Cedars-Sinai animal study may lead to human trial of experimental, compact intraoperative device to aid in the removal of malignant brain tumors.
Researchers at the Cedars-Sinai Maxine Dunitz Neurosurgical Institute and Department of Neurosurgery have created a new, unique and relatively inexpensive way of “lighting up” malignant brain tumors and other cancers.
Designed and developed at Cedars-Sinai, the experimental system consists of a special camera and a new, targeted imaging agent based on a synthetic version of a small protein found in the venom of the deathstalker scorpion. When the imaging agent is stimulated by a laser in the near-infrared part of the spectrum, it emits a glow that is captured by the camera but is invisible to the human eye.
The results of the animal studies were published as the feature article in the February issue of Neurosurgical Focus, and will provide the basis for the launch of human clinical trials. The system would be used during surgery to determine if it enables neurosurgeons to remove more tumor and spare more healthy tissue.
“We know that survival statistics increase if we can remove all of a tumor, but it is impossible to visualize with the naked eye where tumor stops and brain tissue starts, and current imaging systems don’t provide a definitive view,” said Keith Black, MD, chair and professor of the Department of Neurosurgery, the article’s senior author, and director of the Maxine Dunitz Neurosurgical Institute, director of the Johnnie L. Cochran, Jr. Brain Tumor Center and the Ruth and Lawrence Harvey Chair in Neuroscience. “Gliomas have tentacles that invade normal tissue and present big challenges for neurosurgeons: Taking out too much normal brain tissue can have catastrophic consequences, but stopping short of total removal gives remaining cancer cells a head start on growing back. That’s why we have worked to develop imaging systems that will provide a clear distinction – during surgery – between diseased tissue and normal brain,” said Black.
The new device clearly delineated tumor tissue from normal brain tissue in the studies in laboratory mice with implanted human brain tumors. Also, with near-infrared light’s ability to penetrate deep into the tissue, the system identified tumors that had migrated away from the main tumor and would have evaded detection.
Pramod Butte, MBBS, PhD, research scientist and assistant professor in the Department of Neurosurgery, and the article’s first author, said that this tumor-imaging process consists of two parts: 1) deploying a fluorescent “dye” that sticks only to cancer cells, and 2) using a laser and a special camera to make an invisible image visible. “Our single-camera device takes both near-infrared and white light images simultaneously. This is achieved by alternately strobing the laser and normal white lights at very high speeds. The eye just sees normal light, but the camera is capturing white light once, near-infrared light next, over and over. We then superimpose the two HD images. The image from the laser shows the tumor, and the image produced from white light shows the visible ‘landscape’ so we can see where the tumor is in context to what we actually can see,” said Butte.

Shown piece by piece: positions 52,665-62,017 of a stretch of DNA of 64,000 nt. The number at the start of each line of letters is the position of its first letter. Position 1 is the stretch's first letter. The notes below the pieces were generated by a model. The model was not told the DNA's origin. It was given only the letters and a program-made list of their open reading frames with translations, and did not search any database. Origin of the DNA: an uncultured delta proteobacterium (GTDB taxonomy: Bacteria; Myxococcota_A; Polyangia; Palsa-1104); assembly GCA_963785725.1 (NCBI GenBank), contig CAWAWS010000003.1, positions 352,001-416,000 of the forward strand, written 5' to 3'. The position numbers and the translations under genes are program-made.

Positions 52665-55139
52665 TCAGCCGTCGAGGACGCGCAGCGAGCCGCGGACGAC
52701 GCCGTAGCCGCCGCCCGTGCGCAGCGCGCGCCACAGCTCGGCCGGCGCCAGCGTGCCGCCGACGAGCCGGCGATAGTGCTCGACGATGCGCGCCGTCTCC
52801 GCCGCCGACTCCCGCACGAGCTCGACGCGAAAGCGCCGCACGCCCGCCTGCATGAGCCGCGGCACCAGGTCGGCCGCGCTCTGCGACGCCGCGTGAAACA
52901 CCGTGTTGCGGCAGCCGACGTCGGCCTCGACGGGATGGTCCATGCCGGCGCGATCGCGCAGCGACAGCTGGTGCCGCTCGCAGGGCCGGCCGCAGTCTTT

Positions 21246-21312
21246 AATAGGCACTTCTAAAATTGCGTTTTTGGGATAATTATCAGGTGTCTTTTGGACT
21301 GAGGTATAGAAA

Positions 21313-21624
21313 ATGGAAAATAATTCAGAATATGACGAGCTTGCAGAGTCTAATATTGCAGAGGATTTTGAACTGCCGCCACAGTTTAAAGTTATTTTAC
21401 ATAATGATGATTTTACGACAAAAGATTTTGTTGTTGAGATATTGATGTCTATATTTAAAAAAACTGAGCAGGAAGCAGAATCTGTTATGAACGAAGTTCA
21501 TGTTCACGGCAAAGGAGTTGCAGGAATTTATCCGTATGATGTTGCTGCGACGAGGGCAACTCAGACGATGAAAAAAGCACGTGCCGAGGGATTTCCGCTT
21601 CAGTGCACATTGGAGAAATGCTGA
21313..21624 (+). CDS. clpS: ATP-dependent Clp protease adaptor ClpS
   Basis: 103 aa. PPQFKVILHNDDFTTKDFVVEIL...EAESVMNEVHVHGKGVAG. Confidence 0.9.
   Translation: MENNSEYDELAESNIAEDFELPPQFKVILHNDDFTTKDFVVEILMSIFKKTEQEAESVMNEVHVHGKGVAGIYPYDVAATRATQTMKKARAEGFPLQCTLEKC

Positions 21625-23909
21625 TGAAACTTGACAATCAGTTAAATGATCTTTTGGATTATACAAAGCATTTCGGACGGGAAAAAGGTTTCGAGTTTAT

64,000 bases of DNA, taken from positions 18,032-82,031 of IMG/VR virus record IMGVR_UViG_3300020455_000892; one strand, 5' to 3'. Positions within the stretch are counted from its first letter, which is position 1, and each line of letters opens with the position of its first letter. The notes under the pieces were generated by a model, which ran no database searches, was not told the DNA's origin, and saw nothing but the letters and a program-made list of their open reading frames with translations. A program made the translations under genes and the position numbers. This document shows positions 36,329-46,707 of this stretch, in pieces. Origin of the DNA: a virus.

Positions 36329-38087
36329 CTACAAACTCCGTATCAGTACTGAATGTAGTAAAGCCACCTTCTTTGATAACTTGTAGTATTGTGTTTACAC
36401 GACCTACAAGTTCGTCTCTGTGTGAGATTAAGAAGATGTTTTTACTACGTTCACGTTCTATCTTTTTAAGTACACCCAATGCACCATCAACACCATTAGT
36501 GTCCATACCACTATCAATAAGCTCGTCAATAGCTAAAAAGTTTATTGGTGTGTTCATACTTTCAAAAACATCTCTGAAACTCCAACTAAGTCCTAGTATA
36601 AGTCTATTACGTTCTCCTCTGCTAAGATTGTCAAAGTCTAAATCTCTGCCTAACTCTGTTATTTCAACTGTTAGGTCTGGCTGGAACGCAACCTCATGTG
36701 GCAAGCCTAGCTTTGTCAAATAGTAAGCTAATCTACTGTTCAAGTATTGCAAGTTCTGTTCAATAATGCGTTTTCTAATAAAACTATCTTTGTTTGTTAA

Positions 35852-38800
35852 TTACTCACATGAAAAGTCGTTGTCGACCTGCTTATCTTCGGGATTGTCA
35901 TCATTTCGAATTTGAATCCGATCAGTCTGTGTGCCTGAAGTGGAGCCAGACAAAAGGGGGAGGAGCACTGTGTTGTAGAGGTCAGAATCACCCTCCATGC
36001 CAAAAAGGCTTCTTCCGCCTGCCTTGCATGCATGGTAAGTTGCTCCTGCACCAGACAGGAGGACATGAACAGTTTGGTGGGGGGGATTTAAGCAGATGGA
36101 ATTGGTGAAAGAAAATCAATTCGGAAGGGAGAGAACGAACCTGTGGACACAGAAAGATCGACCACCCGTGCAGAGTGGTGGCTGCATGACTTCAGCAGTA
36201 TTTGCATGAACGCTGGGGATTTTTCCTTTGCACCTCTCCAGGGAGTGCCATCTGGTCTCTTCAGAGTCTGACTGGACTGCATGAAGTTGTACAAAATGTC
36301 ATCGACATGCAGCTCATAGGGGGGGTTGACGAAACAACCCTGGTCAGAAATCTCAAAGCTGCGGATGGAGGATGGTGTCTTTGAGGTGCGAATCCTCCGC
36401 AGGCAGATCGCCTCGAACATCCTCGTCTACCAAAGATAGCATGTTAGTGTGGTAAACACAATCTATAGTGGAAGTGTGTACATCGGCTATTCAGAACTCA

The prototype is very compact, and the authors are looking to make it even smaller, lighter, and more portable in the next generations of it to come. This will allow it to take up minimal space in the operating room so neurosurgeons can focus more on the operating microscope rather than the imaging device. Butte adds, “We hope that eventually the camera can be transported in a small bag, but we are not sacrificing image quality for portability. In fact, most systems that use two cameras lose a lot of light. But because of the special filters we use and the way we arrange them, we lose very little light. And from what we have seen and tested, our device provides about 10 times greater sensitivity and contrast than others.”
Authors: Pramod V. Butte, MBBS, PhD; Adam Mamelak, MD; Julia Parrish-Novak, PhD; Doniel Drazin, MD; Faris Shweikeh, BS; Pallavi R. Gangalum, PhD, Alexandra Chesnokova, MD; Julia Y. Ljubimova, MD, PhD; Keith Black, MD.
Image: Deathstalker Scorpion